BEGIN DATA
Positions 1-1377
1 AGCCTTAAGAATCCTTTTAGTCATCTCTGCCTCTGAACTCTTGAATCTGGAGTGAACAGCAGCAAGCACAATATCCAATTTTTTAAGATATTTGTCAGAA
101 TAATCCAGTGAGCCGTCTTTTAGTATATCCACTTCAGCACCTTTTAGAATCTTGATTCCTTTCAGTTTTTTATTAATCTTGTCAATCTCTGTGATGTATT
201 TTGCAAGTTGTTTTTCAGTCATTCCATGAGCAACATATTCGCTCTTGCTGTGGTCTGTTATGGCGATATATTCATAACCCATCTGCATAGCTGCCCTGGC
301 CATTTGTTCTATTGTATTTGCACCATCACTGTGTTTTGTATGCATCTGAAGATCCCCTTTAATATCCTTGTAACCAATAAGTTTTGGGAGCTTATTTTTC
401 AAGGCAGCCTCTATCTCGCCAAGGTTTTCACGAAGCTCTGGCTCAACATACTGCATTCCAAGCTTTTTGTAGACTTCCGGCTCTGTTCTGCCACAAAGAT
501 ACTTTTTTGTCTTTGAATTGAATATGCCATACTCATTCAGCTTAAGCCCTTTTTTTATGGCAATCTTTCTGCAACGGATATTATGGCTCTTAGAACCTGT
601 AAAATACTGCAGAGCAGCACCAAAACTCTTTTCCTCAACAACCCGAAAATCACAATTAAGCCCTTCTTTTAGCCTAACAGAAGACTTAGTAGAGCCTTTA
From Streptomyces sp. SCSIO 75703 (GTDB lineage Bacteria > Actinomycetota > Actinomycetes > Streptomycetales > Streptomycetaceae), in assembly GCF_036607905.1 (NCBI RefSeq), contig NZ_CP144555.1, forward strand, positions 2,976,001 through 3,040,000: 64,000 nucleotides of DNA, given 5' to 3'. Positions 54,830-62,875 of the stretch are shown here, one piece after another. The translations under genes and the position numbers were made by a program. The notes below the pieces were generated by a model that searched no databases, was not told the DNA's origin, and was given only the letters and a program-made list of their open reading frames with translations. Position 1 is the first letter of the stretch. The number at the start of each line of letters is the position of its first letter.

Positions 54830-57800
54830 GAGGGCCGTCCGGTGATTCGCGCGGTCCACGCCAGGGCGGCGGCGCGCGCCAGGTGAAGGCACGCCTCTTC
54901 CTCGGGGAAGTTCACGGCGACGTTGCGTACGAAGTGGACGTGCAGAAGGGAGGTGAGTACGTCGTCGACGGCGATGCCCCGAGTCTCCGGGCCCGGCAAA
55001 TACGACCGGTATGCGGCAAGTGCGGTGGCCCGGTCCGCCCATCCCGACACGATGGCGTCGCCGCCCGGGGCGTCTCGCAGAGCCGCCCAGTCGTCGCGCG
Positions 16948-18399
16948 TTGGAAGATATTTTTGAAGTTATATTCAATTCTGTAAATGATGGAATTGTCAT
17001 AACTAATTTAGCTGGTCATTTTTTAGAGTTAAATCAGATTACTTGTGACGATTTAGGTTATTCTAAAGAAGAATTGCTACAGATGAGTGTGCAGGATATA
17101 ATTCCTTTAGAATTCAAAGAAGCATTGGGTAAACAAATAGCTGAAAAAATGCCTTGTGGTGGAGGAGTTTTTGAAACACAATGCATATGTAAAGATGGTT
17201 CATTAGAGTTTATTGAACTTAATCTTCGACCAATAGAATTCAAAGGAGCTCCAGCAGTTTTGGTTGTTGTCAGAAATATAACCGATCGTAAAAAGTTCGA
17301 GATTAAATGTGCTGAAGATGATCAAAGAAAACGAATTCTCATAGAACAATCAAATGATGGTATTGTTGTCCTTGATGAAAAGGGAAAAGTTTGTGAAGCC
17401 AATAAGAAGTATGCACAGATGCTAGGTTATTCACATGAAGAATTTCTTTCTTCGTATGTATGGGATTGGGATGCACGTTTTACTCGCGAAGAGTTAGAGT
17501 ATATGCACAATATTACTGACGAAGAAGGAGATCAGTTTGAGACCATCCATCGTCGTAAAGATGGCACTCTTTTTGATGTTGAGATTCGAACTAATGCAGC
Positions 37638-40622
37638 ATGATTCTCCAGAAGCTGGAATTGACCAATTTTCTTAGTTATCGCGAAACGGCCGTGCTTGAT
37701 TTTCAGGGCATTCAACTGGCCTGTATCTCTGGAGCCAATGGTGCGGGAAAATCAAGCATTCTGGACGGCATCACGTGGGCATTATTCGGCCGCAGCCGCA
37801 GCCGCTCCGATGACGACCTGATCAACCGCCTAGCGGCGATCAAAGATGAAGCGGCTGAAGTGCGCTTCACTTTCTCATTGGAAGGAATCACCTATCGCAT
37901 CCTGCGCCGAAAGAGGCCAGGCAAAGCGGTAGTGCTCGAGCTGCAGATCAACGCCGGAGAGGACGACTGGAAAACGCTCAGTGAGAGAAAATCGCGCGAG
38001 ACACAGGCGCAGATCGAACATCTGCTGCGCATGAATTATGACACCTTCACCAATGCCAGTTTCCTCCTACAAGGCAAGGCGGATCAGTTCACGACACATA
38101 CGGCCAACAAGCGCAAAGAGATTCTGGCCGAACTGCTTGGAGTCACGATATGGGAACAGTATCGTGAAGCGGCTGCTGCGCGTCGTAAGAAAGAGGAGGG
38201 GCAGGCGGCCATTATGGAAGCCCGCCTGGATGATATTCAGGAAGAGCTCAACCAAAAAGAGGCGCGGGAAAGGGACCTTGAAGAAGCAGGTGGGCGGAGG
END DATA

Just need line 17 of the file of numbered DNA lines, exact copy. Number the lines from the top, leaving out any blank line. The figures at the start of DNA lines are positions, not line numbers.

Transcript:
17101 ATTCCTTTAGAATTCAAAGAAGCATTGGGTAAACAAATAGCTGAAAAAATGCCTTGTGGTGGAGGAGTTTTTGAAACACAATGCATATGTAAAGATGGTT